A hate to do it. I really do. This is not even a subject I feel that passionately about. Well, okay…I guess passionate enough to write a blog post about…but certainly not enough to even suggest that I care about telling women what they should or should not do with their bodies.

What I will be discussing here, and perhaps revealing to some, is about women’s body hair. It’s a heavily debated topic, one I wasn’t sure if I should get into. In fact, I hadn’t known how vehement this topic could get until I debated about it with some classmate female friends a couple months ago. Here’s how it all got started. I traveled with some friends to a conference in Lithuania. During one of the evenings we were walking to a bar for some drinks after dinner. There were four men, including myself, and the two women I mentioned. As we were walking we past by a store which had mannequins in the window. One of my female friends, lets call her Lacy, mentions how American Apparel apparently has started putting pubic hair on their mannequins.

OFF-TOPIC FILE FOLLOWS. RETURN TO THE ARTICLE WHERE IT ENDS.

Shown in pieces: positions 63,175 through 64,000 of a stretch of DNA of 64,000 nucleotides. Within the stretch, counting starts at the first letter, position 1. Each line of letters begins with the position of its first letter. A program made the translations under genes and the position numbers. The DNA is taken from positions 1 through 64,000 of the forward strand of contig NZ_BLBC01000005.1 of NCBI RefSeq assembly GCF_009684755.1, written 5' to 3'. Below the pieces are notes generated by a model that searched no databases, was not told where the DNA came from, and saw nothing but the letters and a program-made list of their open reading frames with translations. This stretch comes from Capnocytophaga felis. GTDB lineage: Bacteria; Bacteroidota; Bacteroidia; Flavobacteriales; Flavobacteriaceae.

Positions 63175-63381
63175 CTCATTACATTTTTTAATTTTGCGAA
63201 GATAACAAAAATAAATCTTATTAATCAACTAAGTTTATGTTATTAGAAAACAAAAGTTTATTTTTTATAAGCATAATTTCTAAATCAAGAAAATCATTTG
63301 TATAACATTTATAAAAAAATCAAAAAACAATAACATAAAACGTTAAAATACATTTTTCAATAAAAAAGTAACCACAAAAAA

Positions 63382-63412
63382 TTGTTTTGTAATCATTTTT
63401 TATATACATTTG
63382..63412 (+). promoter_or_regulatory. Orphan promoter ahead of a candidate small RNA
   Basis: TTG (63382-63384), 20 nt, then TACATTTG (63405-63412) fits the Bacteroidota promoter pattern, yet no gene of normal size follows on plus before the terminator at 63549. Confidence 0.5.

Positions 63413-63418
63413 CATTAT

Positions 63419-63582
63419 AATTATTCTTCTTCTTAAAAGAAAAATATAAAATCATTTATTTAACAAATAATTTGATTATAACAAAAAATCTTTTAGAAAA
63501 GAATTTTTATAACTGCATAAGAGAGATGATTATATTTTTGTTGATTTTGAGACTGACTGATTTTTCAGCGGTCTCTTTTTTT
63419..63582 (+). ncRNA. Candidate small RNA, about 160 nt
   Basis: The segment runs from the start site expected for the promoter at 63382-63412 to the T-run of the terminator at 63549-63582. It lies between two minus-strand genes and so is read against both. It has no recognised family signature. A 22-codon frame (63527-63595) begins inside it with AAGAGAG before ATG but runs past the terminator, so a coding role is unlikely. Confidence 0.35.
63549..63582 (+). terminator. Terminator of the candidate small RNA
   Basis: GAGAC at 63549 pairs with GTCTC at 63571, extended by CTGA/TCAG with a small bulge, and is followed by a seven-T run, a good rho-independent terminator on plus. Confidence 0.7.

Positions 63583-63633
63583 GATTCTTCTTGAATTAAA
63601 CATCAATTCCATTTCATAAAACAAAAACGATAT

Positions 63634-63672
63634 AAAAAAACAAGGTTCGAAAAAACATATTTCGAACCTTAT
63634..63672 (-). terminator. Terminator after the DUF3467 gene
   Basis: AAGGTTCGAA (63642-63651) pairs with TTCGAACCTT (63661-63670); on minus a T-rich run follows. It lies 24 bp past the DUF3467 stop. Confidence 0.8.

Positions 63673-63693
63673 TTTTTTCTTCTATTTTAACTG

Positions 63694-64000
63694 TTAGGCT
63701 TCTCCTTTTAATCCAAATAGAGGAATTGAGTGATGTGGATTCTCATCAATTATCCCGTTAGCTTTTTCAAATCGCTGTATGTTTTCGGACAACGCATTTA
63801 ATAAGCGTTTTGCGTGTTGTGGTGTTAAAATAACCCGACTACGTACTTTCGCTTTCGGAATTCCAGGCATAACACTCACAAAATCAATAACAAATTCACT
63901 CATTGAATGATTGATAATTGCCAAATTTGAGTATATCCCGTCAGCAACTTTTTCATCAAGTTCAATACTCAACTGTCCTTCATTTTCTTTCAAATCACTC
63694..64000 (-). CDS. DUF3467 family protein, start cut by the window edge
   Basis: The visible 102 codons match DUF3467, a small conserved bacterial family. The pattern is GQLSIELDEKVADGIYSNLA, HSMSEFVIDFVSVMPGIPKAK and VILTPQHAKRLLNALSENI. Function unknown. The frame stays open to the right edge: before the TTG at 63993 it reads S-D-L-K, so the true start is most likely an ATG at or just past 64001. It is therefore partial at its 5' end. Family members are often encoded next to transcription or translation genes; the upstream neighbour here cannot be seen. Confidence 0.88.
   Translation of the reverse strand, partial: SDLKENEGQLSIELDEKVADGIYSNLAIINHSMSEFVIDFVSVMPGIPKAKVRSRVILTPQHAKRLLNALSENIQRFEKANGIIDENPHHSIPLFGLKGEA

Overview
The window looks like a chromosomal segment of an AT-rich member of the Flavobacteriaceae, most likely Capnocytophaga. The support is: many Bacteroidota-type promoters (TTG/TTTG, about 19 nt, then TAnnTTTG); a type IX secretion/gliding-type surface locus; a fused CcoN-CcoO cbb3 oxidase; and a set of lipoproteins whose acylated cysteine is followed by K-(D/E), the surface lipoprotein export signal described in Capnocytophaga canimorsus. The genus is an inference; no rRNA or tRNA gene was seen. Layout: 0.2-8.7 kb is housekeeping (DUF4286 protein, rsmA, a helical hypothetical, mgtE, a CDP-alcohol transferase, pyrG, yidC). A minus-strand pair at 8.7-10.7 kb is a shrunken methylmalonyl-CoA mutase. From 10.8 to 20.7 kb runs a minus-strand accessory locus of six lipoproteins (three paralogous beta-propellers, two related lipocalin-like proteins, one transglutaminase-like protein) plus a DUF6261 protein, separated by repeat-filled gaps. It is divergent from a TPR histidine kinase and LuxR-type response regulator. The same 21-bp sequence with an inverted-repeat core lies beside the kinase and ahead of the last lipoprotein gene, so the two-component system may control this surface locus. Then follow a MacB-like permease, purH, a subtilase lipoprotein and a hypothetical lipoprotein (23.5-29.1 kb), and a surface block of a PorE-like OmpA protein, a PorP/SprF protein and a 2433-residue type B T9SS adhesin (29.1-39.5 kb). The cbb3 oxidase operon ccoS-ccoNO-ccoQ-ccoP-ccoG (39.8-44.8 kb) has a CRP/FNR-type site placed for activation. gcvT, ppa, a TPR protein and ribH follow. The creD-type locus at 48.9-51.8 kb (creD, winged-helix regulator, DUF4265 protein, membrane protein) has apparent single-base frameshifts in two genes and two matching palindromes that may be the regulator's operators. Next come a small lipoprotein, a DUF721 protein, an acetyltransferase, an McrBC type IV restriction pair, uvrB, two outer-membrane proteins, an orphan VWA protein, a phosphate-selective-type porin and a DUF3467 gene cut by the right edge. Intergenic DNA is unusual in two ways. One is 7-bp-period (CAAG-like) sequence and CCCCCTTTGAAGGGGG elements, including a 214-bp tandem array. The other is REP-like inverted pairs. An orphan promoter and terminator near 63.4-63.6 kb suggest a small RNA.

Here are some picture to see for yourself…

Here is an  article with more pictures.

To my shock of hearing this news, and perhaps due to the slight buzz from the few beers I had drunk just prior, I tactlessly said something to the effect of “Whaat?, no one wants to see that.”

Also I was quite unaware of my two female friend’s feminist inclinations when it came to women’s body hair. Both Lacy and, let’s say…Mary, were appalled by my response. I then began to explain my self, backpedaling my rudeness, but staying firm to my side of the debate.

From there, all hell started to slowly unravel and break loose.